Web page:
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Conscious Cogn. 2016 Apr;41:83-92. doi: 10.1016/j.concog.2016.02.009. Epub 2016 Feb 17.

The relationship between different types of dissociation and psychosis-like experiences in a non-clinical sample.

Author information

1
Cultural and Social Neuroscience Research Group, Department of Forensic and Neurodevelopmental Science, Institute of Psychiatry, Psychology & Neuroscience, King's College London, UK; School of Psychology, Cardiff University, UK. Electronic address: HumpstonCS@cardiff.ac.uk.
2
Cultural and Social Neuroscience Research Group, Department of Forensic and Neurodevelopmental Science, Institute of Psychiatry, Psychology & Neuroscience, King's College London, UK.
3
Division of Psychology and Language Sciences, University College London, UK.
4
Cultural and Social Neuroscience Research Group, Department of Forensic and Neurodevelopmental Science, Institute of Psychiatry, Psychology & Neuroscience, King's College London, UK; Division of Psychiatry, University College London, UK.
5
Cultural and Social Neuroscience Research Group, Department of Forensic and Neurodevelopmental Science, Institute of Psychiatry, Psychology & Neuroscience, King's College London, UK. Electronic address: peter.q.deeley@kcl.ac.uk.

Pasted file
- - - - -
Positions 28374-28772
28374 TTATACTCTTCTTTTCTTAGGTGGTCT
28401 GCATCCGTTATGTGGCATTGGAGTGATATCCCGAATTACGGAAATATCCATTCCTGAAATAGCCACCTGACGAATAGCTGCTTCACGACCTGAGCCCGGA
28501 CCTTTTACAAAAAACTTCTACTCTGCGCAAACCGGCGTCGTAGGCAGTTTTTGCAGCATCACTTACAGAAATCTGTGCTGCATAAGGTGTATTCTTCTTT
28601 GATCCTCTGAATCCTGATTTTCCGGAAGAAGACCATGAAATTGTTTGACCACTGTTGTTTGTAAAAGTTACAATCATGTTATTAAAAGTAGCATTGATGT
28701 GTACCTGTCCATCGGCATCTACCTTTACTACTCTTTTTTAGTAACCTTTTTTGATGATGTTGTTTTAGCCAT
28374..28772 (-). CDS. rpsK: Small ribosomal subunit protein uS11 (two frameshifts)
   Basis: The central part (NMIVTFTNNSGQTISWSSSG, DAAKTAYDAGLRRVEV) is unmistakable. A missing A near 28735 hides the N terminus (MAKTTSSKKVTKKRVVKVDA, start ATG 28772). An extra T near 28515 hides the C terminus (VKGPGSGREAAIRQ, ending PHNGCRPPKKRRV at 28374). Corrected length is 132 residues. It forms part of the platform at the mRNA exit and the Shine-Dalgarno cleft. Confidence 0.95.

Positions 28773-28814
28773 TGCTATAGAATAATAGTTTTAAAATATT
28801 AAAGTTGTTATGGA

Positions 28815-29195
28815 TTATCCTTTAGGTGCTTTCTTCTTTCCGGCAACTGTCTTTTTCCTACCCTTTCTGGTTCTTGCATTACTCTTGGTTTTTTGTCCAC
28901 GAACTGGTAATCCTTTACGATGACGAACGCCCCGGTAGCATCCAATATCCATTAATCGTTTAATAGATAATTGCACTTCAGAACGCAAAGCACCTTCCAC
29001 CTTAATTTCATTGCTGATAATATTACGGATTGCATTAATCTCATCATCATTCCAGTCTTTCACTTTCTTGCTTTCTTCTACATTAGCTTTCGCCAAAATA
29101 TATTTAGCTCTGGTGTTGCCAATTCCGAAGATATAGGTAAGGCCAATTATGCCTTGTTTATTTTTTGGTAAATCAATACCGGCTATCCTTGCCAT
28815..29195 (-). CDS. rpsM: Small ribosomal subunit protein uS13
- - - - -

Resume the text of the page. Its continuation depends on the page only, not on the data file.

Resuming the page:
Abstract

This study investigated whether detachment-type dissociation, compartmentalisation-type dissociation or absorption was most strongly associated with psychosis-like experiences in the general population. Healthy participants (N=215) were tested with the Dissociative Experiences Scale (DES, for detachment-related dissociative experiences); the Harvard Group Scale of Hypnotic Susceptibility (HGSHS: A, for dissociative compartmentalisation); the Tellegen Absorption Scale (TAS, for non-clinical 'functional' dissociative experience); and two measures of psychotic-like experiences, the 21-item Peters et al. Delusions Inventory (PDI-21) and the Cardiff Anomalous Perceptions Scale (CAPS). In multiple regression analyses, DES and TAS but not HGSHS: A scores were found to be significantly associated with PDI-21 and CAPS overall scores. A post hoc hierarchical cluster analysis checking for cluster overlap between DES and CAPS items, and the TAS and CAPS items showed no overlap between items on the DES and CAPS and minimal overlap between TAS and CAPS items, suggesting the scales measure statistically distinct phenomena. These results show that detachment-type dissociation and absorption, but not compartmentalisation-type dissociation are significantly associated with psychosis-like experiences in a non-clinical population.

KEYWORDS:

Absorption; Compartmentalisation; Depersonalisation; Derealisation; Psychometric scale; Psychosis

PMID:
26896781
DOI:
10.1016/j.concog.2016.02.009
[Indexed for MEDLINE]

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